Scotland has a devolved government, which means that many (but not all) decisions are made in the Scottish Parliament at Holyroodhouse, Edinburgh.

Scots can pass their own laws on issues such as healthcare, education and the environment, while the UK parliament in Westminster remains in charge of issues such as defence, national security, immigration and foreign policy.

The UK government can prevent a Scottish bill from becoming law, but only in a few very specific circumstances – for example if it believes that a Scottish bill is not in line with any international agreement, is not in the interest of defense and national security, or if it believes the bill would Scottish law conflicts with English law on matters within its purview.

Under rules governing how Scotland is governed, after Holyrood passed a bill, London had four weeks to review it before sending it to the king for royal assent, the final formal step required before it becomes law.

Over the past few years, the British government has leaned towards the anti-Cross Culture Wars debate to appeal to both its traditional Conservative base and new working-class voters in the north of England.

Former prime minister Boris Johnson’s government has suspended several initiatives targeting the country’s LGBTQ community, including plans to make it easier for transgender people to change gender markers in England and Wales.

Whether this is a viable strategy in an election remains questionable. Before becoming prime minister, however, one of Rishi Sunak’s first pledges during the 2022 Conservative leadership campaign was to protect “women’s rights”, he wrote in a Twitter thread.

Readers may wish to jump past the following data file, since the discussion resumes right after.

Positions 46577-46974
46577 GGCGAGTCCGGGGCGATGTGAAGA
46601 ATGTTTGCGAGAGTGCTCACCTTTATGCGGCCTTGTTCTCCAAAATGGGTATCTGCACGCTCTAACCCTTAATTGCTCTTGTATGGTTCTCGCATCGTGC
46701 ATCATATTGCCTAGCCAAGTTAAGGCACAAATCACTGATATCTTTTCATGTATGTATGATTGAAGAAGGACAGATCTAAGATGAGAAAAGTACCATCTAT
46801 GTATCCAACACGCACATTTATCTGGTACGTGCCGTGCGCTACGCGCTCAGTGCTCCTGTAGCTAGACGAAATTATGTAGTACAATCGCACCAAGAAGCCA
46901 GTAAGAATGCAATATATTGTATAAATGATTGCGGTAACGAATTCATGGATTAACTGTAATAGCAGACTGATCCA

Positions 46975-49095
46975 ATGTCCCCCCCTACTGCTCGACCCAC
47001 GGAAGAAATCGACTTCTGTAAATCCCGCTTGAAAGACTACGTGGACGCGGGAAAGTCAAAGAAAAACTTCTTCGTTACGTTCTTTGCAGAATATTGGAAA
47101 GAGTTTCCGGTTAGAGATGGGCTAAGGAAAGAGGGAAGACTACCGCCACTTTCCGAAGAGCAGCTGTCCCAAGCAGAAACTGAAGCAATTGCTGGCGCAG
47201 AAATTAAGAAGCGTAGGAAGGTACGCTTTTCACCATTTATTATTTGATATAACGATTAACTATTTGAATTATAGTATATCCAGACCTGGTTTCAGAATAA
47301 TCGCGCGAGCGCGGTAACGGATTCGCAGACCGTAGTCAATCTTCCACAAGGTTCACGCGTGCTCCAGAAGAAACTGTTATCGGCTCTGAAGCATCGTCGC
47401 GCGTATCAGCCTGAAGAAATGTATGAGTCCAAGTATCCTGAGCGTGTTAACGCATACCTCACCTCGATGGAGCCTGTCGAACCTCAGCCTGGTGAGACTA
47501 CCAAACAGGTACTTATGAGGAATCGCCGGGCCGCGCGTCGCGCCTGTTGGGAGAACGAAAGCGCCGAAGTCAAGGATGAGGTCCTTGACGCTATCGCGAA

The post linked to an article in which an unnamed Sunak ally told the Daily Mail that Sunak would publish a manifesto against trans women in women’s sports and called on schools to “Being more cautious when teaching about sex and gender issues”.

In his statement, Jack argued that the bill could affect equality legislation across the UK.

“The bill will have significant implications for UK-wide equality issues in Scotland, England and Wales, among other things. I therefore conclude that (blocking it) is the necessary and correct course of action.”

But advocates disagree. Human rights group TransActual told CNN in a statement that it sees “no reason” for the UK government to decide to block the bill due to concerns about equality laws across the UK.

“There is no justification for this action by Scottish Minister Alister Jack. He will lose any case brought by the Scottish Government because the Equality Act is 100% independent of the Gender Recognition Act – nothing in the Scottish Act Change that,” TransActual Chair Helen Belcher said in a statement.

“Transgender people never needed gender recognition to be protected under the Equality Act,” she added.

Tensions between London and Edinburgh over Scottish independence were already high.

Scotland last held a referendum in 2014, with voters rejecting the prospect of independence 55% to 45% – but things have changed since then, largely because of Brexit.

The Scottish people voted to remain in the EU during a 2016 referendum, and the pro-independence Scottish National Party argued that Scots were being dragged out of the bloc against their will, pushing for a new independence referendum.

The UK government has said it will not agree to a new independence referendum, and the UK Supreme Court ruled in November that the Scottish government cannot unilaterally hold a second independence referendum.